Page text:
WE as a nation are about to vote for our next president……these days it appears that knowledge og civics is in short supply……
I think that a little knowledge would be best for everyone and especially for the nation.
This can only help for the acquisition of that knowledge….
Civic education is crucial in America. Every American should know why the Declaration of Independence was written, why the colonists fought to break away from Great Britain, and what caused the Civil War. Americans should know their rights, duties, and responsibilities. All of these things—American history, principles, and virtues—are what it takes to be a good American citizen.
Fortunately, learning about America and what citizenship means can begin at an early age.
The following portals are designed to be used by parents, teachers, and students in elementary school, middle school, and high school. We’ve curated the best resources from institutions that teach about America, which will be especially valuable to teachers looking to fortify their curricula with quality American civics content. These resources are separated by appropriate grade level in order to help students better understand, or even encounter for the very first time, the American story.
We hope that these portals will help you learn something about your country that you didn’t know. We hope that they will encourage you to become better students and citizens of the country that you call home.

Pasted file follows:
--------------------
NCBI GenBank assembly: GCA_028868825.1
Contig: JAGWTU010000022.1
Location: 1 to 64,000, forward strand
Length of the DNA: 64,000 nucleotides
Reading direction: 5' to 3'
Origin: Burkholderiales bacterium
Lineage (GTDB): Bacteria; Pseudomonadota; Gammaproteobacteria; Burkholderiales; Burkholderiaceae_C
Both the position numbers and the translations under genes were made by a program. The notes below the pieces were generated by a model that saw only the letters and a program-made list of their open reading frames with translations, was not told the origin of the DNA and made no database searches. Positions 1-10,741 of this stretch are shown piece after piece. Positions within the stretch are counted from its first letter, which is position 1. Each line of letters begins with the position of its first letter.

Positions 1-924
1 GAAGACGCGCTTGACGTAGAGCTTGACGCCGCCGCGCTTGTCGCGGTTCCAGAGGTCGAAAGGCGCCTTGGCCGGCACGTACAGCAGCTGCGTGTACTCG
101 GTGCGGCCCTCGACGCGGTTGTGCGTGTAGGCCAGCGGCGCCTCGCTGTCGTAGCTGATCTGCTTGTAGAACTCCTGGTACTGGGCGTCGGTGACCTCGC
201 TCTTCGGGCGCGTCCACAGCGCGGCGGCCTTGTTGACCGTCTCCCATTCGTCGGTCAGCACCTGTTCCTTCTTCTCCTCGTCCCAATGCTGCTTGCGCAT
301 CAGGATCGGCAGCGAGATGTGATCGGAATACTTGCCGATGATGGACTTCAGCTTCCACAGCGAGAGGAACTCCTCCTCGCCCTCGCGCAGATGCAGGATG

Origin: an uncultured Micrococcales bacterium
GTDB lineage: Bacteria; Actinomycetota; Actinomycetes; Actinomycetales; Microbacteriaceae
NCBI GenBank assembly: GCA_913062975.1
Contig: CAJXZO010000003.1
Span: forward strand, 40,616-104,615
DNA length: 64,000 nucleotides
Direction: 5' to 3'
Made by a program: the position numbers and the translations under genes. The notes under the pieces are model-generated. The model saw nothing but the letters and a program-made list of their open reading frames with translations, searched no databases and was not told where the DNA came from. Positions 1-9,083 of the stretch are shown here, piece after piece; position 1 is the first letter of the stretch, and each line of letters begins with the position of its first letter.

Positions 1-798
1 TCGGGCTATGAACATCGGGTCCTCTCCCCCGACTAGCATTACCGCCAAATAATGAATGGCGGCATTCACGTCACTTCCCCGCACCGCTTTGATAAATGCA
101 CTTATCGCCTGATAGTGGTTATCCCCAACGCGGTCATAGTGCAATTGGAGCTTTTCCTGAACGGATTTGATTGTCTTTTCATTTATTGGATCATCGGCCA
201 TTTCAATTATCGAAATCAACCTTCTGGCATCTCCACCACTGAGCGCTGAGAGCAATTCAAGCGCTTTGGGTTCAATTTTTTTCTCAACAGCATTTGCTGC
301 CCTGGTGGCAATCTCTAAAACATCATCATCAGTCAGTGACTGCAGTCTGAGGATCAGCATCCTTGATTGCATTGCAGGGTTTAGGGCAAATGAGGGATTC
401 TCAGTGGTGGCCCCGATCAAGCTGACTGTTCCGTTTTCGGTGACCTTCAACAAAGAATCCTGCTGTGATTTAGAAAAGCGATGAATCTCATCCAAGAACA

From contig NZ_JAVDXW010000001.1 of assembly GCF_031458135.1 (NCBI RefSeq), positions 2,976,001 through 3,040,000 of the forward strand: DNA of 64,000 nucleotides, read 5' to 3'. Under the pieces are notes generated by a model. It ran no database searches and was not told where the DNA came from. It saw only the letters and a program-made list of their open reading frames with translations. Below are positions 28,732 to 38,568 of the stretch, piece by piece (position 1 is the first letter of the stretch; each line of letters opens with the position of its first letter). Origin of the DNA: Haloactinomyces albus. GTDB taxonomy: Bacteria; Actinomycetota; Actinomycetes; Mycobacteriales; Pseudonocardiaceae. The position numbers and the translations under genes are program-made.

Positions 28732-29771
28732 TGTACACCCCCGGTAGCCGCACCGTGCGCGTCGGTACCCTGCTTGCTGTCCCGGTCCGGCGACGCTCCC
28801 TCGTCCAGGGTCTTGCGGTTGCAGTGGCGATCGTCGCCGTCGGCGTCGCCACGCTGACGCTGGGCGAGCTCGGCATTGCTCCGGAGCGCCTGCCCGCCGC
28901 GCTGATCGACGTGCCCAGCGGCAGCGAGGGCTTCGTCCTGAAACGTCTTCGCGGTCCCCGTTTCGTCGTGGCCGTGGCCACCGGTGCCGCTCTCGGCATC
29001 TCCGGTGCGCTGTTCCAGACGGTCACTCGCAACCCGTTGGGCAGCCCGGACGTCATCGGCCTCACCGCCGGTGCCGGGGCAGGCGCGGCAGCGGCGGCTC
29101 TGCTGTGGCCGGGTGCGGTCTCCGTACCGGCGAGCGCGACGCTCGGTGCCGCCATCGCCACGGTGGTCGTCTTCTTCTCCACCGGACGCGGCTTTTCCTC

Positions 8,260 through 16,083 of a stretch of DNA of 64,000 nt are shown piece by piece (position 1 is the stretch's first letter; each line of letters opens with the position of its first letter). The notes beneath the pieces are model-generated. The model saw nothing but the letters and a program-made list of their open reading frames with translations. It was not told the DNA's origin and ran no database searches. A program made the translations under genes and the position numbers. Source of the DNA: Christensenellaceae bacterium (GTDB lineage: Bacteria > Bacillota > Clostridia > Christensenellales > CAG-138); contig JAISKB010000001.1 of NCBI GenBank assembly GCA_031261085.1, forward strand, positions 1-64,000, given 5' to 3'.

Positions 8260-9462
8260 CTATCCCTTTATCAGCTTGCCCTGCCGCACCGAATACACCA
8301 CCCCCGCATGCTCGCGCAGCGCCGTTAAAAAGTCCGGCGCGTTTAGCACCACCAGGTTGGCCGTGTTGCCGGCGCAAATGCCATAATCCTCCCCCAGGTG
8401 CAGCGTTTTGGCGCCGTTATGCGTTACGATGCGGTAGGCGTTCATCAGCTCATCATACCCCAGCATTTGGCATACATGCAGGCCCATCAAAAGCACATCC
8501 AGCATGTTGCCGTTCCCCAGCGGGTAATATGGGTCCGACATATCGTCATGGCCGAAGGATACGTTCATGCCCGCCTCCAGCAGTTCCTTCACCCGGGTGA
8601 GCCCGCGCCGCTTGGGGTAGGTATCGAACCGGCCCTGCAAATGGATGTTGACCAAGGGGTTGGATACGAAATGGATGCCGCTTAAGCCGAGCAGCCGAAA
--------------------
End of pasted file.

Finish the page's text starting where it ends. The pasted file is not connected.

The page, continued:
- Resources for Elementary School Students
- Resources for Middle School Students
- Resources for High School Students
The best source for civic education is our veterans…..if anyone knows what it means to serve this country it is they…..
… their long history of providing critical support to civic education initiatives, veterans and veterans organizations have generally been overlooked as a resource in these recent efforts. But few citizens have more at stake in the preservation and inculcation of American values and civic knowledge than the men and women who have put their lives on the line in their defense. The recovery of this role for veterans and veterans organizations is crucial both to the well-being of veterans and to the revival of civic education. Those who seek to help veterans thrive should consider exploring ways to once again engage them in the crucial work of civic education, while those who seek to bolster civic education should look to veterans as assets in their work.
The Joe Foss Institute at Arizona State University’s Center for Political Thought and Leadership — named for World War II Medal of Honor winner Joe Foss and supported by Arizona philanthropists Randy Kendrick and Jim Chamberlain, among others — engages veterans in civic education through their Veterans Inspiring Patriotism program. This program brings trained veteran volunteers into K-12 classrooms to share their personal stories as well as to deliver educational content on American institutions and founding documents, symbols such as the U.S. flag, and the responsibilities of citizenship.
I Read, I Write, You Know
“lego ergo scribo”